2015

Sara Sloan slips off her mitten and uses her thumb to dial in the right track on her iPod. She holds the tiny speakers up and hits play. Deep, resonant hooting wafts out: “Who. Hoot, who, who.” The call of a great horned owl. The 12 of us stand silently in the dark woods, waiting…

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Winter camping has long enticed me into the frosty backcountry. The landscape is beautiful, a world at rest beneath a glittering blanket of snow. Plus, two major hassles of summer—crowds and blood-sucking insects—are nowhere to be found. But for me, the greatest reward of winter camping transcends these things. It’s the deep satisfaction of taking…

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Walking has long been recognized as an inexpensive and accessible form of physical activity. A new study finds that walking can also improve mental health—and that walking with a group can enhance this impact. Study co-authors Katherine Irvine, Melissa Marselle, and Sara Warber wanted to quantify the effect of nature on health and mental well-being…

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From powdery valley trails to snowfields overlooking the Atlantic, the Northeast has plenty of stunning— and varied—backcountry skiing options. Some were among the first routes skied in the region, cut by avid volunteers decades ago. Others are new finds, established within the last decade. The eight routes profiled here are just the beginning; for a…

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Wool is warm, durable, insulates even when wet, and has been used for millennia to keep people cozy and comfortable. But what makes wool such an effective insulation in the first place? To answer that question, you need to zoom deep into the structure of this remarkable fiber. WOOL: A CLOSE-UP Wool fibers have two…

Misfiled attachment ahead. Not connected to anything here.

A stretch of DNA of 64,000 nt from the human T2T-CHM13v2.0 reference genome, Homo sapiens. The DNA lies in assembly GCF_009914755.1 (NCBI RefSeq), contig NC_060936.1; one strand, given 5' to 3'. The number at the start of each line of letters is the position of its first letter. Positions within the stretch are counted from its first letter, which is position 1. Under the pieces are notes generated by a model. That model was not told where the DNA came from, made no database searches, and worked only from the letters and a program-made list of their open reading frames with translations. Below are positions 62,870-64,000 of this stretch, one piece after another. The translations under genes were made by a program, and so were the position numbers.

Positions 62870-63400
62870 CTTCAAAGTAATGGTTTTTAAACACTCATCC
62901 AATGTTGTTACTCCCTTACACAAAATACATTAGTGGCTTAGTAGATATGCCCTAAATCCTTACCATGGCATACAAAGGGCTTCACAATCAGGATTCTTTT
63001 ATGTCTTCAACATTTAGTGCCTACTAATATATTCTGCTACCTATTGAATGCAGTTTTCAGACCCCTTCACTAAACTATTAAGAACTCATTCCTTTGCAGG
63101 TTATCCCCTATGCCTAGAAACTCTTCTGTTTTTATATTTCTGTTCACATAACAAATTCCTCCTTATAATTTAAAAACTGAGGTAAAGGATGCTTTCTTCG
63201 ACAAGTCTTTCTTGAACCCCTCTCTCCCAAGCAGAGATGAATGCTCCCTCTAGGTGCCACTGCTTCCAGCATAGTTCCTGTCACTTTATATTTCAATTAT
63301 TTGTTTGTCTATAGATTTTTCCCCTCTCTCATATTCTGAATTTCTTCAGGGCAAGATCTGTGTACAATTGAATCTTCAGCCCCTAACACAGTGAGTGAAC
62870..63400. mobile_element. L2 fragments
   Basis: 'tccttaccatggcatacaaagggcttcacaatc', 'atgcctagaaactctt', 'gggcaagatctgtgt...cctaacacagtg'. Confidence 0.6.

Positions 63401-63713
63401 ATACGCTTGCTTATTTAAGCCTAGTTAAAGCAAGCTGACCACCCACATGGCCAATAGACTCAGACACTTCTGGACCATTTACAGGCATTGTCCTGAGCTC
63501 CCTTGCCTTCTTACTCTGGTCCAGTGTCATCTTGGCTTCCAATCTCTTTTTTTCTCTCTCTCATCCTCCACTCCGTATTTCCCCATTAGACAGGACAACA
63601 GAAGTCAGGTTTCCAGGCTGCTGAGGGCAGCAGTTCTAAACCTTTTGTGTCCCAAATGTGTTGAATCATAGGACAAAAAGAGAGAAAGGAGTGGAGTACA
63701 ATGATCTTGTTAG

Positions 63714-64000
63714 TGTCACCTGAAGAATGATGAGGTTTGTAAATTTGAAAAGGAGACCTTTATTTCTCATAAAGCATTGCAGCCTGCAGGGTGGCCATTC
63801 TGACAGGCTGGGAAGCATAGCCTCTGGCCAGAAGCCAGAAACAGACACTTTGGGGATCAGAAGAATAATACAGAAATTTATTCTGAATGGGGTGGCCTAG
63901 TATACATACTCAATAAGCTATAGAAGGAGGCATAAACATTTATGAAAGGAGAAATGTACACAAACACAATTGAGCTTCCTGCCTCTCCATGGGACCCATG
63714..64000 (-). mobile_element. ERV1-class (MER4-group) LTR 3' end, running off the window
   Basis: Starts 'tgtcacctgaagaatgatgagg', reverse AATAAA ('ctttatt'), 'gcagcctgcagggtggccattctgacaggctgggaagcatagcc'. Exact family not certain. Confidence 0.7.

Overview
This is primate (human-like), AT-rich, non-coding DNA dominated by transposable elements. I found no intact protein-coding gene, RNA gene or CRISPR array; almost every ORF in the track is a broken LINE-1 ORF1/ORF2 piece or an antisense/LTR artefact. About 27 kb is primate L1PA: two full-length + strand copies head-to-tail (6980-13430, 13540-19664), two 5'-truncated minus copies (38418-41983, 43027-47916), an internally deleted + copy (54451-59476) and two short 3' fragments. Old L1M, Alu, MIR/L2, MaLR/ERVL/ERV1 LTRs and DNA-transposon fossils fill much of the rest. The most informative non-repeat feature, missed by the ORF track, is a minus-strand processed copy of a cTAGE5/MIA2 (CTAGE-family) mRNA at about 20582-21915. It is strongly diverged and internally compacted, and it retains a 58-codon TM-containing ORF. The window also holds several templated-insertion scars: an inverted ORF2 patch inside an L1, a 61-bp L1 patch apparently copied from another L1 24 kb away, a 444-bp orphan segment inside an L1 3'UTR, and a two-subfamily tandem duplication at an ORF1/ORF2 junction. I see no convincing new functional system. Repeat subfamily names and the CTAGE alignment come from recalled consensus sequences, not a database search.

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The ice ax is an essential mountaineering tool— arguably the essential tool—when climbing large, glaciated peaks or when ascending steep routes on any mountain in the winter. When exploring peaks like Maine’s Katahdin or New Hampshire’s Mount Washington in winter, using an ice ax—along with crampons—is not only recommended, it’s a necessity. STRUCTURE OF THE…

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In winter, many animals burrow below the frost line to protect themselves from the Northeast’s bitter cold. But the wood frog has adapted a different strategy: It freezes to survive. Wood frogs spend the winter under the snow, just a few inches down in the leaf litter or soil. That’s not deep enough to escape…

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Pluck an issue—any issue—of Appalachia from the bookshelf and let it fall open to any page, and you’ll find yourself time-traveling. If your passions run to mountains and climbing, travel, exploration, or natural history, chances are you’ll find a story, poem, map, or photo that pulls you in. Published by AMC since 1876, and billed…

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As the 114th Congress gets under way, time will tell what members’ actions will mean for the future of our nation, our region, and the outdoor places and experiences we treasure. One thing for sure is that any sort of progress is not likely to take place unless our elected officials agree to work together….

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If you’re hiking for hours in a steady downpour, it’s inevitable that you’re going to get soaked eventually, no matter what you’re wearing. There are, however, some simple things you can do to stay drier, longer. Seal your wristsJacket cuffs are a common leak point. As your hands get wet, water dribbles down toward your…

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